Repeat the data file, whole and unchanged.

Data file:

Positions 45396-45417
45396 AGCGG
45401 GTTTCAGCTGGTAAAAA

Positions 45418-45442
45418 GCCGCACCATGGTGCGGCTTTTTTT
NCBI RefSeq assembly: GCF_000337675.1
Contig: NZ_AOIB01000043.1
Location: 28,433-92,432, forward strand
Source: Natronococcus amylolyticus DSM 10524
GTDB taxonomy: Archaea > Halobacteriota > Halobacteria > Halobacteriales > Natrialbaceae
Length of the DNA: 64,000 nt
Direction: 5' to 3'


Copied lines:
Positions 45396-45417
45396 AGCGG
45401 GTTTCAGCTGGTAAAAA

Positions 45418-45442
45418 GCCGCACCATGGTGCGGCTTTTTTT
NCBI RefSeq assembly: GCF_000337675.1
Contig: NZ_AOIB01000043.1
Location: 28,433-92,432, forward strand
Source: Natronococcus amylolyticus DSM 10524
GTDB taxonomy: Archaea > Halobacteriota > Halobacteria > Halobacteriales > Natrialbaceae
Length of the DNA: 64,000 nt
Direction: 5' to 3'